Beyond document sharing

The TradeLens Workflow feature takes thedocument sharing capability one step further. It provides a way to interpret structured documents and take actions on them according to well-defined workflows. In other words, by understanding the purpose and contents of documents we can automate certain actions and notifications in the shipment flow.

As documents are submitted through the TradeLens API or UI, they are interpreted by looking at specific attributes that determine which trade object the document is applicable to, and which actions to perform. The actions are checked against defined rules and only specific actions by specific actors are accepted.

When all requirements are fulfilled, the document is saved and the appropriate action gets recorded as a transaction on the blockchain. Smart contracts ensure the state and progression of a TradeLens Workflow — what can be done at each step, and by which organization or actor.

Our workflows also update generated events to help notify subscribers (members of the supply chain) of the actions and results.

An example of TradeLens Workflow: SI-BL Flow 

Let’s talk about a specific TradeLens Workflow — the SI-BL. This variation simplifies the process of sending a shipping instruction (SI) to the ocean carrier and receiving back a verified bill of lading (BL). The TradeLens SI-BL Workflow removes the need to manually edit, amend and transfer these critical documents, accelerating end-to-end flow to achieve a final bill of lading.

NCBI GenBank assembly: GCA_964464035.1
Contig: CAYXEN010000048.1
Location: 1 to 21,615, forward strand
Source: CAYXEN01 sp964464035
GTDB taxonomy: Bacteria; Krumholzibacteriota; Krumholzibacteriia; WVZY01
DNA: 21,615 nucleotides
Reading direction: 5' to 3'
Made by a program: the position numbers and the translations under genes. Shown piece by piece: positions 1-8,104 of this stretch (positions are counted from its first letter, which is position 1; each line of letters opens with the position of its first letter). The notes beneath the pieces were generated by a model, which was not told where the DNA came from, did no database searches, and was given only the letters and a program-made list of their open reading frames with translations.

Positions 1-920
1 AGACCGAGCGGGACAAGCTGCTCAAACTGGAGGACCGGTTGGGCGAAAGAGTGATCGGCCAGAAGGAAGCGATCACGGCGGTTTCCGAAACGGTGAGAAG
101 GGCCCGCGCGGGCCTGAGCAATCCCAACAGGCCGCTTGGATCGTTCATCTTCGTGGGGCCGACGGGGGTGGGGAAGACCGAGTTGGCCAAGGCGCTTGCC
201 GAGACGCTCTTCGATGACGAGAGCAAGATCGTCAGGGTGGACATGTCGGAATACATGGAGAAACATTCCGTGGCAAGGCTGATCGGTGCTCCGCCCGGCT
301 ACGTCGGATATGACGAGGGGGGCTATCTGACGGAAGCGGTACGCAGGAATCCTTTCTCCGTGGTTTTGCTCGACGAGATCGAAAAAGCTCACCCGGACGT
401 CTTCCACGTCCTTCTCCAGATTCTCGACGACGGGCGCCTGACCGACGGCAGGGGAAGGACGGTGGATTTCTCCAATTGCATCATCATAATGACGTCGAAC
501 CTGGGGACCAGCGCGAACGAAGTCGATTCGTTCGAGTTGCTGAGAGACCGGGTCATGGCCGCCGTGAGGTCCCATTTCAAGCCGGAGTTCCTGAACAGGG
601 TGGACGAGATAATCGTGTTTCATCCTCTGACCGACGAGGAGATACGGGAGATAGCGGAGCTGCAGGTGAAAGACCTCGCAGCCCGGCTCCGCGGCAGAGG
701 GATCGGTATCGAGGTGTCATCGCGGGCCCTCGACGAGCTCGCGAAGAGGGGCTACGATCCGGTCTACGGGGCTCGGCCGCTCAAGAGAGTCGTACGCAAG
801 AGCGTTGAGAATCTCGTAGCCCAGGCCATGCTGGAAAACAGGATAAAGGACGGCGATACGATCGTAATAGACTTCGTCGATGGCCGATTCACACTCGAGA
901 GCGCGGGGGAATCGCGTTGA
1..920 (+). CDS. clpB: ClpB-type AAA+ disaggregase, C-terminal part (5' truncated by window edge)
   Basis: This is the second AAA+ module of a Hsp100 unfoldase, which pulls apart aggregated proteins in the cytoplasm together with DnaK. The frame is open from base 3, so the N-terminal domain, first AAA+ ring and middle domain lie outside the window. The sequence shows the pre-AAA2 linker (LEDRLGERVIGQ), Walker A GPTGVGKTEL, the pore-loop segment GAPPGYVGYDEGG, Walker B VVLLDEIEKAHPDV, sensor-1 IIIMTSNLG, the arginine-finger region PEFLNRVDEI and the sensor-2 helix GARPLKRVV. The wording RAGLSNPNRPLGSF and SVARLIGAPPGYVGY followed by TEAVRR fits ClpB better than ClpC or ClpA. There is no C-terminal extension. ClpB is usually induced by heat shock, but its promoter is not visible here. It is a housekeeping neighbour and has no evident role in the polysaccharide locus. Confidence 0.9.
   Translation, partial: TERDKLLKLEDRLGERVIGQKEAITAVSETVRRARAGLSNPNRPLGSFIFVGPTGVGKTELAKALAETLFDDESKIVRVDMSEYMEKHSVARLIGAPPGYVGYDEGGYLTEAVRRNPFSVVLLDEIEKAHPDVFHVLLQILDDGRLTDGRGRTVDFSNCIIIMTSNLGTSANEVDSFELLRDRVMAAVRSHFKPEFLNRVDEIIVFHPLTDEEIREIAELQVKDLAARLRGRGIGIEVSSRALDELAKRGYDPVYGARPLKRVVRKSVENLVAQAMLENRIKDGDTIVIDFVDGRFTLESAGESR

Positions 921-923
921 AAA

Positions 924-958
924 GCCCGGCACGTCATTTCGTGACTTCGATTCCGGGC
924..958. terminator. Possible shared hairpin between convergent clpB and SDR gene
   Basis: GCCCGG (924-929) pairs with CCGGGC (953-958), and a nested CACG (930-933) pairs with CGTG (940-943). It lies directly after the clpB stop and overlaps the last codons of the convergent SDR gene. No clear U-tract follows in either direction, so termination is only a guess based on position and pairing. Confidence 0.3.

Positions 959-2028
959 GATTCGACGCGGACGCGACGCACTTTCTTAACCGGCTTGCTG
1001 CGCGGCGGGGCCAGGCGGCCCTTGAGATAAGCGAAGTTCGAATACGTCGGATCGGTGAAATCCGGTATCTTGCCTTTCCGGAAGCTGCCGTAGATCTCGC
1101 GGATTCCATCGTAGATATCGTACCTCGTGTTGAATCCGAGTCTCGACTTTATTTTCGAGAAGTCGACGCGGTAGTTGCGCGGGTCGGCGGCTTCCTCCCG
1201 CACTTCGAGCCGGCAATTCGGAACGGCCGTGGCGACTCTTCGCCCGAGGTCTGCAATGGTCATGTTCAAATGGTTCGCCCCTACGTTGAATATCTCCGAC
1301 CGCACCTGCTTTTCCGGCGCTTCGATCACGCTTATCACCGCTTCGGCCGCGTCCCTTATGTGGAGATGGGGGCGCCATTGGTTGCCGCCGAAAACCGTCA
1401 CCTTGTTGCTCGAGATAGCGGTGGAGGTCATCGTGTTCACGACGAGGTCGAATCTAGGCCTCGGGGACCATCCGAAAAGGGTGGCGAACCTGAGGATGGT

When a shipper (or their representative) submits a SI to the TradeLens Platform, it is analyzed by its attributes to determine which consignment it’s related to and which ocean carrier should be notified. Once the carrier has it, a draft BL is submitted back to the platform, the shipper can review and make amendments and share back to the carrier and so on, until a final BL is agreed upon. Because this is an automated process between systems at the shipper and carrier, manual tasks are eliminated along with their inherent delays.

There are many other variations of this flow, but the benefits come from the visibility and increased speed in processing these transactions. Also helpful for shippers, this offers a single mechanism and process for interacting with different ocean carriers with an immutable, shared audit trail for all draft BL revisions and approvals — all recorded on the blockchain ledger.

A digital ecosystem to meet old and new challenges

TradeLens Workflows help connect your ecosystem, drive information sharing and foster collaboration and trust by enabling the digitization and automation of how you work with others.

Source: Article by Ana Biazetti, TradeLens, May 22, 2020

ZIM Successfully Pilots First Paperless Blockchain Bill of Lading

ZIM lines

ZIM, an Israeli container shipping company, has successfully completed a blockchain document exchange pilot for paperless bills of lading using blockchain-based software from Wave to send a document that acknowledged receipt of cargo for shipment.

Wave connects all members of the supply chain to a decentralized network and allows them a direct exchange of files.

During the trial, all participants issued, transferred and received original electronic documents using Wave’s application, which manages ownership of documents on the blockchain to eliminate disputes, forgeries and unnecessary risks.